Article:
- The right to be informed, orally and in writing, of the nursing home’s policies regarding the protection of the resident’s rights
- All the rights of any other citizen of the United States
- The right to assistance in applying for Medicare or Medicaid, as well as the right to know if the facility is certified under those programs
- The right to be fully informed about their own health and condition
- The right to select their own physician
- The right to refuse treatment or care—a right that is frequently abused by nursing homes
- The right NOT to perform therapeutic activities
- The right not to be punished or involuntarily isolated
- The right to protection from verbal, physical, sexual and mental abuse
- The right not to be restrained through either physical means or by medication, except on a doctor’s order and then only as a last resort to protect the resident themselves
- The right not to be transferred or discharged without just cause and advance notice, and the right to a hearing to stop the proposed change or transfer
- The right to privacy when receiving treatment
- The right to make and receive phone calls and to send and receive mail without interference
- The right to participate in any social, religious or community activity the resident chooses
- The right not be reimbursed for any personal belongings that have been lost or stolen by employees of the nursing home
Finally, the resident has the absolute right to refuse to sign any contract or any agreement which asks the resident to, or claims the resident has, given up any of the above rights.
Signs of nursing home abuse or neglect
Many people see the standard of nursing home care in America as a source of national shame. Some facilities offer first class services, of course. Those that find themselves defending a lawsuit frequently use either an outright denial of the charges of neglect, or a plea of ignorance (from the owners and managers) and that they were completely unaware of the unlawful treatment of the resident.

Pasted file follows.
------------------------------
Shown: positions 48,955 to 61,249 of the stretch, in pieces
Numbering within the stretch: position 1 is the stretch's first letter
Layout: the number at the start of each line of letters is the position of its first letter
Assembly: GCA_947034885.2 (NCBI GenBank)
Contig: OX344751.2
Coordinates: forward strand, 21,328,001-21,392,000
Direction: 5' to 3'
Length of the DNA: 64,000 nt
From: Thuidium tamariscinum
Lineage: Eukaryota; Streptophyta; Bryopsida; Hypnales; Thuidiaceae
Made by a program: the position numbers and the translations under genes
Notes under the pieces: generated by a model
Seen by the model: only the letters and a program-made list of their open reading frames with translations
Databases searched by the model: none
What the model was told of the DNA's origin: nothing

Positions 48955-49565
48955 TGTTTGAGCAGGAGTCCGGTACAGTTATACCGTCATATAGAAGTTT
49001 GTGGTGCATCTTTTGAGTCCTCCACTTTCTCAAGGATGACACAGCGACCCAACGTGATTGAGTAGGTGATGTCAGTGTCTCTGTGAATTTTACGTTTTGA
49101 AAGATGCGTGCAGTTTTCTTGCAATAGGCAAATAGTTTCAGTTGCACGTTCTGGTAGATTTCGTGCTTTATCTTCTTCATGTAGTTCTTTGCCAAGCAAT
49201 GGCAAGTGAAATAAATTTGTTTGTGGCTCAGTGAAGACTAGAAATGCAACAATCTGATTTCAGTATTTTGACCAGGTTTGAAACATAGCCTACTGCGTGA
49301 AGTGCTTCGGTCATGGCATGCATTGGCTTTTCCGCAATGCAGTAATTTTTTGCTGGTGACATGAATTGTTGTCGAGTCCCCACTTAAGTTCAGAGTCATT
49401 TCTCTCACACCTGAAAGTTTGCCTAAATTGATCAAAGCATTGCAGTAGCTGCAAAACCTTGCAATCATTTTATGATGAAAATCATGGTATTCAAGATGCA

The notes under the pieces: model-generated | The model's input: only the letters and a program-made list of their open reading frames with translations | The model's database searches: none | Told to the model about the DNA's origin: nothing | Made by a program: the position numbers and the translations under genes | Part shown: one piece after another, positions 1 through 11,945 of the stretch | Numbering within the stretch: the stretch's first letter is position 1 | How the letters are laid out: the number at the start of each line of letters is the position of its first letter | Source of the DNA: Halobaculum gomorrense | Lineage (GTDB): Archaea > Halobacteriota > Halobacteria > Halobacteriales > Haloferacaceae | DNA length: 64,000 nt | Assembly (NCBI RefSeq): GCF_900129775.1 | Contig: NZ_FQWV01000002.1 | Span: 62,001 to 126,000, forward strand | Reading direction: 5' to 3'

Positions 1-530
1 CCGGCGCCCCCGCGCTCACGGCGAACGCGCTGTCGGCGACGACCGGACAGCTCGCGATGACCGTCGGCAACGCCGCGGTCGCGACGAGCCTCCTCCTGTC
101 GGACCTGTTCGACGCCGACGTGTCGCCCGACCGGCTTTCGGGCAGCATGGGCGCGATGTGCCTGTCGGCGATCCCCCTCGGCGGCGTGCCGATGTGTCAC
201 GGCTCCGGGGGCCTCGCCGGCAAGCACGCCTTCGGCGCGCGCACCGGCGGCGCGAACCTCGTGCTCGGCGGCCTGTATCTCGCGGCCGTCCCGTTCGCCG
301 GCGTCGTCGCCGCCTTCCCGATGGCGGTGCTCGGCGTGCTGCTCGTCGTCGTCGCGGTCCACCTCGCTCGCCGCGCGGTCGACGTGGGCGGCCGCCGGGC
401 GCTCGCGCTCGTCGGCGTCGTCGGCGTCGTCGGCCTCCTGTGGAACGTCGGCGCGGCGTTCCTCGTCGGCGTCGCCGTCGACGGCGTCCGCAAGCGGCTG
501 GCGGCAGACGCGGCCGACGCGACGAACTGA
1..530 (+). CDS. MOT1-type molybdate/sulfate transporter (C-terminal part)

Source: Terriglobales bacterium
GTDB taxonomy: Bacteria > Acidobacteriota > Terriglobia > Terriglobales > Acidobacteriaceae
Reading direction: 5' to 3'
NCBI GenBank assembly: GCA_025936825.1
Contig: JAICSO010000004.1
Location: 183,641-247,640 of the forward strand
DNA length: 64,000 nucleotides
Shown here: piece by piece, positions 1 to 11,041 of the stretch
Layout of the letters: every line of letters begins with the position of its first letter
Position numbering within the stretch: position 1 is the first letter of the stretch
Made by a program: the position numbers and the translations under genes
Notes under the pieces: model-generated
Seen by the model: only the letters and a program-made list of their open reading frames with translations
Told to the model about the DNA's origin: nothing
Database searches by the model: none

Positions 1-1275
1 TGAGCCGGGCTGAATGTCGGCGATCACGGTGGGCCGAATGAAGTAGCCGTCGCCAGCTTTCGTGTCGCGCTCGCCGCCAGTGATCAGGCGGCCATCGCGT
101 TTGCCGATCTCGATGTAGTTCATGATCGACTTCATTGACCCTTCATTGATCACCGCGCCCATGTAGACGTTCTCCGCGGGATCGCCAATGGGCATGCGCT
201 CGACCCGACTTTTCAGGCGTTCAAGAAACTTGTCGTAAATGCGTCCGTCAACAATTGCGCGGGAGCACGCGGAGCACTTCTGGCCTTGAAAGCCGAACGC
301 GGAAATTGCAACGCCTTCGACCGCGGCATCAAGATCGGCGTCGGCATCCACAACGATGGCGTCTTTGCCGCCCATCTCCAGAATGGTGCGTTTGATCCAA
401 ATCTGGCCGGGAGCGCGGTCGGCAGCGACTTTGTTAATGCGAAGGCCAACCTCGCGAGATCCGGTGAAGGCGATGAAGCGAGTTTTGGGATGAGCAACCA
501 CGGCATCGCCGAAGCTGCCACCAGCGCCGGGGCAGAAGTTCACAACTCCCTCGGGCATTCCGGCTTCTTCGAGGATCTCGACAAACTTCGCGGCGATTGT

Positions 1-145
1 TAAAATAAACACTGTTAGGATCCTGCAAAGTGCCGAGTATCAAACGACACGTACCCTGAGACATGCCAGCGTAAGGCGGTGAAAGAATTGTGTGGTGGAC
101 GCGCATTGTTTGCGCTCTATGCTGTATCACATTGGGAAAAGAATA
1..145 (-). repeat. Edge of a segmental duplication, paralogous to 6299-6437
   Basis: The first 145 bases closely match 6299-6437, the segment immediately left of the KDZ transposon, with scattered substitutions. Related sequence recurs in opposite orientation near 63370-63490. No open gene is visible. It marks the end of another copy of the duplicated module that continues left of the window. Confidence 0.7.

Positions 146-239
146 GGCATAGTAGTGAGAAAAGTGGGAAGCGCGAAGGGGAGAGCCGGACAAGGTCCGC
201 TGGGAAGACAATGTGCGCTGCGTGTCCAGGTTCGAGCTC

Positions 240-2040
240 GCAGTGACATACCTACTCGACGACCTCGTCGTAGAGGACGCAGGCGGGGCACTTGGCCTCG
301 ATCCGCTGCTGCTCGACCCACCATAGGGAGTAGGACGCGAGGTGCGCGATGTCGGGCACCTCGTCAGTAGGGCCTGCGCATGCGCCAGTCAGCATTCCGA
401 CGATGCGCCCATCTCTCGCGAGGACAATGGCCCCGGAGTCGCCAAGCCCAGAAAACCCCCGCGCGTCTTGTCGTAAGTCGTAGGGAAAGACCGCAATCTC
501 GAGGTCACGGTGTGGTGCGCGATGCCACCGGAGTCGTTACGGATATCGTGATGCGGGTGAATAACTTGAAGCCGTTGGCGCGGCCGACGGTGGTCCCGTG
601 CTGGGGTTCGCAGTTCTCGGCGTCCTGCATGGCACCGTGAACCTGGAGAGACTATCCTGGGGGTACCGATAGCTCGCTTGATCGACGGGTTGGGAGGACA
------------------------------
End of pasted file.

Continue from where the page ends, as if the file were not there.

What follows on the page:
This is where family and friends play an important role in getting justice for the resident. Signs, as pride, shame or fear may play a role in stopping them from complaining to visitors.
Look for any of the following signs of neglect, and then start asking questions:
- Bed sores, also known as pressure sores
- Dehydration and/or malnutrition
- Signs of abuse or assault
- Restraint injuries including marks on the neck that would indicate strangulation
- Multiple falls and any fracture
- Any incident of the resident wandering off and leaving the facility
- Misdiagnosis of a condition or illness, or the failure to diagnose at all
- Prescription errors, including types of medication and the dosages given
If you see any of these signs or symptoms of neglect, do not rest until you are satisfied with the answers you are given. Speak to someone in authority.
If you are still not satisfied, it’s time to talk to a lawyer. In Oregon, find an attorney with experience in filing, and winning, nursing home lawsuits.
Placing a loved one in a nursing home is traumatic enough. When that family member suffers abuse or neglect in a situation where you thought they would be given care and attention, you have the right to recover damages on their behalf. Your actions could have the added advantage of preventing the future abuse and neglect of other nursing home residents.